Security and Privacy Lost
Nurturing the Cybercommons 1981-2001, Ann Arbor, MI. 19-21 October 2001. October 19-21, 2001
As I drove home in the rain last weekend, after a full day in the pumpkin fields and apple orchards of Massachusetts, the flags hanging limp and wet in the darkness did not reflect the glory of the United States. Under the passing glare of the headlights, the neglected and sodden flags reflected the failures of our leaders as embodied in the recent terrorism bills.
Ben Franklin’s highly quotable phrase, declaring that those would exchange privacy for security deserve neither, do not seem to have sprung from a parent’s fragile and fierce heart in these days of turmoil. I would trade my privacy, or even my life, for my family’s safety. Yet instead, we have lost privacy for the profits of the companies which failed us, and for the privilege of failed agencies to create further foreign policy disasters without troublesome democratic supervision. We have not exchanged privacy for security but rather we have loss privacy and decreased security in airport security, computer security, and foreign policy in America’s national interests. Safety in this modern connected world requires security and privacy.
In the case of airports, the bill did not Federalize airport security as every terrorism report has recommended for decades. However, travelers do now have military police supervising as we show identification several times in the ticketing and boarding process. On October 16 I was required to provide identification to an armed Army MP, and for the first time I was afraid to speak up to a representative of the government. Showing identification does nothing to improve airline safety, yet unlike well-trained Federal airport security, reinforcing cabin doors, and examining all luggage, it is cheap. In fact showing identification many times saves airlines money since it prevents the exchange of unused tickets by travelers. Privacy is lost; civilians are subject to military law; and money is saved by the companies which tragically failed the nation on September 11. The airlines are acting to profit for every life lost, while doing nothing to prevent a repeat.
In the case of computer networks the FBI has demanded that surveillance be built in to all Internet service providers. No internet service provider has refused to cooperate with surveillance requests, yet the FNI has received surveillance capacity without the active interaction of the network services provider . This means that network service providers cannot ensure the security of their own networks, The same day this new policy was announced the news was filled with coverage of the Taliban’s use of classified software developed by the FBI for tracking suspicious transactions. Now, not only is it expensive and time-consuming to secure critically important computer networks it is illegal. Any doors built in for the use of the FBI will certainly be discovered and used by terrorists. Privacy is decreased, and security is decreased by the same stroke of a pen.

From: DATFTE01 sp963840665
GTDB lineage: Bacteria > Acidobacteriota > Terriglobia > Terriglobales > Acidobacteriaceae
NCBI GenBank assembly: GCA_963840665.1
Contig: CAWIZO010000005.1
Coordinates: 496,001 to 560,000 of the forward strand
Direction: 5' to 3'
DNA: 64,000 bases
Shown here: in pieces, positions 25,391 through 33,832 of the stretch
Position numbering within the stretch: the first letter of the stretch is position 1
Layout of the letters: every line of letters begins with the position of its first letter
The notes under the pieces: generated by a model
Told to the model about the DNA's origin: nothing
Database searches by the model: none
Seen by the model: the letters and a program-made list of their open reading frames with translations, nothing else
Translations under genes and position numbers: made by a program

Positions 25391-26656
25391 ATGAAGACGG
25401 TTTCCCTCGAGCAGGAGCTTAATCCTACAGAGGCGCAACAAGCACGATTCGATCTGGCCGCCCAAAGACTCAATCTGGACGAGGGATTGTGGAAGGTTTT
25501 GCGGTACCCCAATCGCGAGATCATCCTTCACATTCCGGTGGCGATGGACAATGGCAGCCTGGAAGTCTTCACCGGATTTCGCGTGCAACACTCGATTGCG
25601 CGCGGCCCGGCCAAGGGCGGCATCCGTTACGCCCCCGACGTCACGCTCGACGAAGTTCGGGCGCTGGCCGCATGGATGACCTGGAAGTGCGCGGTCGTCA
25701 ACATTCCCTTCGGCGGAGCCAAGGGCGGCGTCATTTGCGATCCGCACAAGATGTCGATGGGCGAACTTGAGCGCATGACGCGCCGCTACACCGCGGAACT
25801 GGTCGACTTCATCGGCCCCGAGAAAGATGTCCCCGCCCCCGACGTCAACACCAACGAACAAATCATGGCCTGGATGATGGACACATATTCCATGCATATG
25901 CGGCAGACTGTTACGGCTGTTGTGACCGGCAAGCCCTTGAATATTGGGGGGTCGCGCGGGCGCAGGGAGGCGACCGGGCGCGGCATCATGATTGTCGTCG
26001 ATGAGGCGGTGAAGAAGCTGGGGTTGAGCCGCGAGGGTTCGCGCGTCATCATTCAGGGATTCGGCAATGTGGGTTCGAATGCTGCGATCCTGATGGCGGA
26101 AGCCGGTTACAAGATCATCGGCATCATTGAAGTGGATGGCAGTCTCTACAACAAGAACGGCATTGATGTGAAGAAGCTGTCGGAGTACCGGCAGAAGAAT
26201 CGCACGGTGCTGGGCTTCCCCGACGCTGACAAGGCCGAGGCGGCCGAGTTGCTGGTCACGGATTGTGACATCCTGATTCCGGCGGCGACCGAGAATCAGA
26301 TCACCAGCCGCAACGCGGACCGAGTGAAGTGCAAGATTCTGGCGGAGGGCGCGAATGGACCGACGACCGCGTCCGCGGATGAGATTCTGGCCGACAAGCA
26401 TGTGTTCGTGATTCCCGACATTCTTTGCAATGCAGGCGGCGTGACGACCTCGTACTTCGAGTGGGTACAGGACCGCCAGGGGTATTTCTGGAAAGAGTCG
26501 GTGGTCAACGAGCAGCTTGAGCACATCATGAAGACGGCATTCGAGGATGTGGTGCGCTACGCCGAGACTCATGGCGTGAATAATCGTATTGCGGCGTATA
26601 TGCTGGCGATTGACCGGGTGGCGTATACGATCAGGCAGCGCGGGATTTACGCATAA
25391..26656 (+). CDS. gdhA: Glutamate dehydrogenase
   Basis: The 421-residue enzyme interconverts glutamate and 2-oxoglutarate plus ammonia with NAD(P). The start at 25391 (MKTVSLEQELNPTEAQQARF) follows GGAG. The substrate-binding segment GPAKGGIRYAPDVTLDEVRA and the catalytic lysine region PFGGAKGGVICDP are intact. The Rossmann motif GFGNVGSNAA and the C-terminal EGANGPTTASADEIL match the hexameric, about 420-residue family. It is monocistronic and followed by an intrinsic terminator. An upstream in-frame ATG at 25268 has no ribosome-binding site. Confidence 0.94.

In another loss of freedom and security the transparency and oversight of international intelligence activities was lessened. Yet the intelligence agencies should be more closely examined. There was no law preventing the use of information about terrorist attacks provided by allied European intelligence agencies; in particular information about people who are not protected as citizens by our Constitution. In fact, increased oversight and public awareness could have decreased the American aid to the Taliban which flowed until September tenth. Feminists, who President Clinton critically needed in his corner, would have been appalled had the secret flow of money to the vicious Taliban regime been public. The flow of money to the Taliban and to the religious schools that teach hatred instead of mathematics could have been cut had it been public. Yet now, the possibility of oversight has been decreased even more. No organization increases its internal efficiency without review or oversight. There is no reason to believe that information will be any more effectively used by the agencies which failed us all on September 11.
Security cost money; yet money can be made by violations of privacy. With the new terrorism law privacy is decreased in the interests of the airlines, private airline security agencies, and opponents of democratic oversight in intelligence agencies. All these organizations failed America critically on September 11, 2001. All are being rewarded for their failures.
In the back of the car my children sleep soundly, safely strapped in, after a full day. The children have been lulled by the sound of rain, yet adults know that wetter roads are more dangerous. As adults we should not be lulled by a loss of privacy but understand when we are made us less safe. I will sleep less soundly, knowing how completely our family has been failed by American political leadership in the aftermath of Sept. 11. The nation is speeding headlong down a dangerous track.
Jean Camp is a Professor in the Kennedy School of Government and a Director of Computer Professionals for Social Responsibility.